Database and Partnership with Moody's Give Isenberg a Competitive Edge

August 13, 2013

A new partnership between Isenberg's finance department and Moody's Corporation will bring the School, its faculty, and students a wealth of strategic resources. Through Moody's generosity, Isenberg has received three years of valued access to the company's suite of data bases, which cover the entire waterfront of credit-focused data involving economies, companies, countries, municipalities, and other entities.  In addition, the partnership will include support for a year-long seminar featuring key speakers in the finance industry and academe. And it will introduce students first-hand to Moody's and the credit ratings industry through semiannual student visits to the company's headquarters in New York City.


"This gift exemplifies our desire to give our students and faculty access to some of the best tools available to further the educational and research environment at Isenberg," observes the school's dean, Mark A. Fuller. "We're tremendously excited about this collaboration, which furthers our ability to offer a world-class business school experience.


"The Moody's database will allow tremendous synergy in its usage with twelve Bloomberg Terminals that we received earlier this year from Babson Capital, a subsidiary of Mass Mutual," observes Finance Department Chairman, Sanjay Nawalkha. "The credit area tends to be much more opaque than the equity area, so our ability to access real time information from Bloomberg and analyze it using Moody's most comprehensive historical data sets will give our undergraduates and MBA students a distinct edge over competing finance students from other business schools in the New England region," he adds. 


"It is an excellent fit for our faculty, who have widely published research interests that examine the role of credit in default risks, fixed income investments, and bankruptcies," notes Mila Sherman, an associate professor of finance at Isenberg who helped secure the partnership and whose own current research involves credit contagion. Isenberg's Center for International Securities and Derivatives Markets (CISDM), she continues, frequently explores credit in the field of alternative investments.  "And our graduate student researchers and top undergraduates will gain added access to the database through faculty and faculty-guided research," she adds.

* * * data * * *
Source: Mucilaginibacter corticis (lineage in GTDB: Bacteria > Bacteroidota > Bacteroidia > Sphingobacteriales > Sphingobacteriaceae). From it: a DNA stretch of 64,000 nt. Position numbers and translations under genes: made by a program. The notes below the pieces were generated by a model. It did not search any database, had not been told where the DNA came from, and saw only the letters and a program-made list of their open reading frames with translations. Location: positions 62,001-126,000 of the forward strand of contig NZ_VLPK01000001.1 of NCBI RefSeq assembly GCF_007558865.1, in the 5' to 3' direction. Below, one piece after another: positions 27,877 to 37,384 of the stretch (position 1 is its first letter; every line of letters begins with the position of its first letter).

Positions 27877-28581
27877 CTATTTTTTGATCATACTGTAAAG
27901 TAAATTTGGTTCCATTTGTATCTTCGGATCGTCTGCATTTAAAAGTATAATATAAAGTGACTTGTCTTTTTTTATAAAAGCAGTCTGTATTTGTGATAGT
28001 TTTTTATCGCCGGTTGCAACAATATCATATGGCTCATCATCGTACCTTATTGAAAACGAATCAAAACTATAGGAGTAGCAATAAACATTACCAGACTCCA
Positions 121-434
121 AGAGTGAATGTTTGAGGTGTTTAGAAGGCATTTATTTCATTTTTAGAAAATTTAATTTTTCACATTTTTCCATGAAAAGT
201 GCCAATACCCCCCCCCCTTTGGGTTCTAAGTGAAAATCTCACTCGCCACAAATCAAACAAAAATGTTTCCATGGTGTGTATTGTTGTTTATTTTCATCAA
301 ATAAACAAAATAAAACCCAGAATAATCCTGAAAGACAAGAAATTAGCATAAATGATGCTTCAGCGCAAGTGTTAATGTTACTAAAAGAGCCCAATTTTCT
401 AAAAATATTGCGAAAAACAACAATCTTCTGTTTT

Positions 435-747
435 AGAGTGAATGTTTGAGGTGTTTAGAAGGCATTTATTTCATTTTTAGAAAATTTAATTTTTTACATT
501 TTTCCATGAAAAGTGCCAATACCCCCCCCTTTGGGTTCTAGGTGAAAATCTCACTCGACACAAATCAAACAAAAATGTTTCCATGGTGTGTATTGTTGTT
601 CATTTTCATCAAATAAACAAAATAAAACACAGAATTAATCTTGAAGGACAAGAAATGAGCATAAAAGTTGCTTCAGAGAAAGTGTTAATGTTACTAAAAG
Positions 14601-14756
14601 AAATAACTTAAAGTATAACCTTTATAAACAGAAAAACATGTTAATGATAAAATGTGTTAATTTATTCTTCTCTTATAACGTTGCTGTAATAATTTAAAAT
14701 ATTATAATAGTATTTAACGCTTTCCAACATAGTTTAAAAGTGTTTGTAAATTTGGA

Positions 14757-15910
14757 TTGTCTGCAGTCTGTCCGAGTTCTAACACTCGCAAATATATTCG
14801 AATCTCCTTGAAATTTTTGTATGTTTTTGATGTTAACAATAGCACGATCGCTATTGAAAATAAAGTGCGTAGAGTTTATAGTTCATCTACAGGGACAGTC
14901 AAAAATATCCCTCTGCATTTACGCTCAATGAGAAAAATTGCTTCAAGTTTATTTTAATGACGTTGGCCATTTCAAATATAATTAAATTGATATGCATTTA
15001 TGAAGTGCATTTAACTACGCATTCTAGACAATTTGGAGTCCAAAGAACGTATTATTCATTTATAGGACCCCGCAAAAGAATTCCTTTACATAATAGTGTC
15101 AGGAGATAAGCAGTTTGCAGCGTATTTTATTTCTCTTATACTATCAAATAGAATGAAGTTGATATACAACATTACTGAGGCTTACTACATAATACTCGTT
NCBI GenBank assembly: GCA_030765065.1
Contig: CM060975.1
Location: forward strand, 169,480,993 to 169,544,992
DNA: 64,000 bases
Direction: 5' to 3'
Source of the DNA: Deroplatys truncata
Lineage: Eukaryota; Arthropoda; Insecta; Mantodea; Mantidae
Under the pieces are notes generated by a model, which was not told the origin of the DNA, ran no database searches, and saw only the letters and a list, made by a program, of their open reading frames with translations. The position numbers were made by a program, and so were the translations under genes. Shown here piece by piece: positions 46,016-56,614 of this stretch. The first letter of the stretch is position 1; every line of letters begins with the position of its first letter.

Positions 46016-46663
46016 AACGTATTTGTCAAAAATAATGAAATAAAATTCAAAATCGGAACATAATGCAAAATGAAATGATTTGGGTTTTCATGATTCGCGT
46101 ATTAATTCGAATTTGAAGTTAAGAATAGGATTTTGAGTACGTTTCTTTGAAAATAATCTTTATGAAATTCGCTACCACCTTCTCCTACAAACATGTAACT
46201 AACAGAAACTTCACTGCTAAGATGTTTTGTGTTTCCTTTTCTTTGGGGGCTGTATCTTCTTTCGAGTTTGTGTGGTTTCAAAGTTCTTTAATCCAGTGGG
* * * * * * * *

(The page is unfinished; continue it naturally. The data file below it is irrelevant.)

With the gift, Isenberg joins an elite circle of top finance programs with full-subscription access to the service. "The partnership will also establish the Moody's Finance Seminar, which will bring 25 influential speakers from industry and academe to Isenberg each year. The research seminar, which will allow students and faculty and students to interact with leading innovators and practitioners, will explore recent developments and best practices in credit risk, ratings, structured products, financial institutions, sovereign risk, and municipal markets.


Isenberg students will gain further industry immersion through twice-yearly visits to  Moody's headquarters in Manhattan,  where, hosted by the firm,  they will learn industry history and state-of-the-art practices first hand. "We plan to bring 50 of our top students to Moody's each semester," notes Sherman. "We expect that they will gain a deeper appreciation of the importance of ratings in capital markets and that the Isenberg-Moody's partnership will continue to grow in value."